• Ignoring behavior if it is not a big deal
Excessive violation of classroom rules
Loss of privileges, loss of recess, sent to the office
  • Classroom discussion to see if rules need to be changed
  • Asking child why they are doing what they are doing and what you can do to help
  • Keeping it low key to not give it more importance and trying to figure out what is causing it rather than just focusing on the infractions themselves.

behavior, being a teacher, community, new year

We Should Act Like Our Students

image from icanread

You can feel it when you enter.  It hangs around you like a fog, enveloping you wherever you go, emphasizing the true nature of the school from your eyes.  Climate, and particularly a bad one, surrounds you when you enter into a school and can quickly soak its way into any perception otherwise presented. It doesn’t matter how many smiles you get, if a school is suffering from a lack of community, those smiles will not be able to mask it.

We spend so much time and thought in how we will build the community in our classrooms, perhaps even in our grade level, and yet where is our thought to how we will build community in our school for the staff?  At my school, we have new staff every year, and sometimes quite a bit, yet we assume that the community we have created in years past will just flow into the new year and welcome the new staff. What a strange notion!  We know as professionals that community must be nourished and preserved throughout the year and that every year we start anew.  So why does this not carry over into our staff development?  In fact, often in schools we act the opposite of how we expect our students to act.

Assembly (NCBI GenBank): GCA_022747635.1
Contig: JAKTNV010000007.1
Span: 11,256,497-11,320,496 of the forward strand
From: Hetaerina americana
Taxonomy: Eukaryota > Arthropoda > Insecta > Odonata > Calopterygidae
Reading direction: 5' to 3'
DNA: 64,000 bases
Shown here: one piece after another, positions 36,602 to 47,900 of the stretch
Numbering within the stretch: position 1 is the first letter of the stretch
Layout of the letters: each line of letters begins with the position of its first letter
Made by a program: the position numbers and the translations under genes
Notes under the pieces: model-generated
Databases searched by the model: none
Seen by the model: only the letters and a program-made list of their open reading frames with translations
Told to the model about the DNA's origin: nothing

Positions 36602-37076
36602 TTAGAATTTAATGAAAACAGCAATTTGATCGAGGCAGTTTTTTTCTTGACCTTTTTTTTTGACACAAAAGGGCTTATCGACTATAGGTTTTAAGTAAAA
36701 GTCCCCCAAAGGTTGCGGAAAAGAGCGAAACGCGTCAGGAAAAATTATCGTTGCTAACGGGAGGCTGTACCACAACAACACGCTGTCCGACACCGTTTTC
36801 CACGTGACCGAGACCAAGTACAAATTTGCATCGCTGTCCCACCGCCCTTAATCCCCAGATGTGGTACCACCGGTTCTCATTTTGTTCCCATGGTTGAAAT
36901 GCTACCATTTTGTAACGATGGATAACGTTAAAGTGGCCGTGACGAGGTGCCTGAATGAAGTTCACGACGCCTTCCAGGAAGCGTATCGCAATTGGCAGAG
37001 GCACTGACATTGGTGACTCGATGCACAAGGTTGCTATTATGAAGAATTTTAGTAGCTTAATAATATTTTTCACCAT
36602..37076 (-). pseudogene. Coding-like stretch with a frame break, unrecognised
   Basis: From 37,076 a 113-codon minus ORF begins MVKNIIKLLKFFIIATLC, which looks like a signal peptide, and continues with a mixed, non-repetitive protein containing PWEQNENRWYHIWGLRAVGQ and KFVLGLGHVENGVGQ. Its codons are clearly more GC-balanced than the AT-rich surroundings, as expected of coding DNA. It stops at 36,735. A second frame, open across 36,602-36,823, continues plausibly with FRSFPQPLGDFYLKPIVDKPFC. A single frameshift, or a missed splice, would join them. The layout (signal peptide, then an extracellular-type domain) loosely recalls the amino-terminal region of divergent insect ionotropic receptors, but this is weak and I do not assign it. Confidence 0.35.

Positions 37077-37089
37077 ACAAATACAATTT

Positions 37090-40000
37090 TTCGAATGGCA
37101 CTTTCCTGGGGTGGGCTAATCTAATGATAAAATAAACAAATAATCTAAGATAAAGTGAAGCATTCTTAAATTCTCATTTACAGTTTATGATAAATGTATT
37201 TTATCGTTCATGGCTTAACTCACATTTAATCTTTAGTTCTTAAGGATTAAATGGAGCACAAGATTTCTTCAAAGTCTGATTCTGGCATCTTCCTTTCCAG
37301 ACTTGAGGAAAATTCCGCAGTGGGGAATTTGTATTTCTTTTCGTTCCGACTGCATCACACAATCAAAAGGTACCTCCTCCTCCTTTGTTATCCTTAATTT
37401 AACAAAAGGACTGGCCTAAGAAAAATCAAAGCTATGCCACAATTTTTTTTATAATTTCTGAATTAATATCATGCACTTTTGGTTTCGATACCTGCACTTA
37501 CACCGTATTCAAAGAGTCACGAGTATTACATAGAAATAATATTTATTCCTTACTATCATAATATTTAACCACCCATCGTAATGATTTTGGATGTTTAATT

We ask our students to work in groups, yet often close our own doors during collaboration time.

We ask our students to branch out and meet new people, yet we often stick to the same familiar faces, making it hard for anyone new to feel like they belong.

 We ask our students to discuss problems face-to-face, dialogue about issues, and come to an amicable agreement, yet we often speak ill of one another and shy away from conflict or confrontation.

We ask our students to work with new people and not always pick their best friends, yet we sit with those we know at our staff meetings and try to get into each others groups.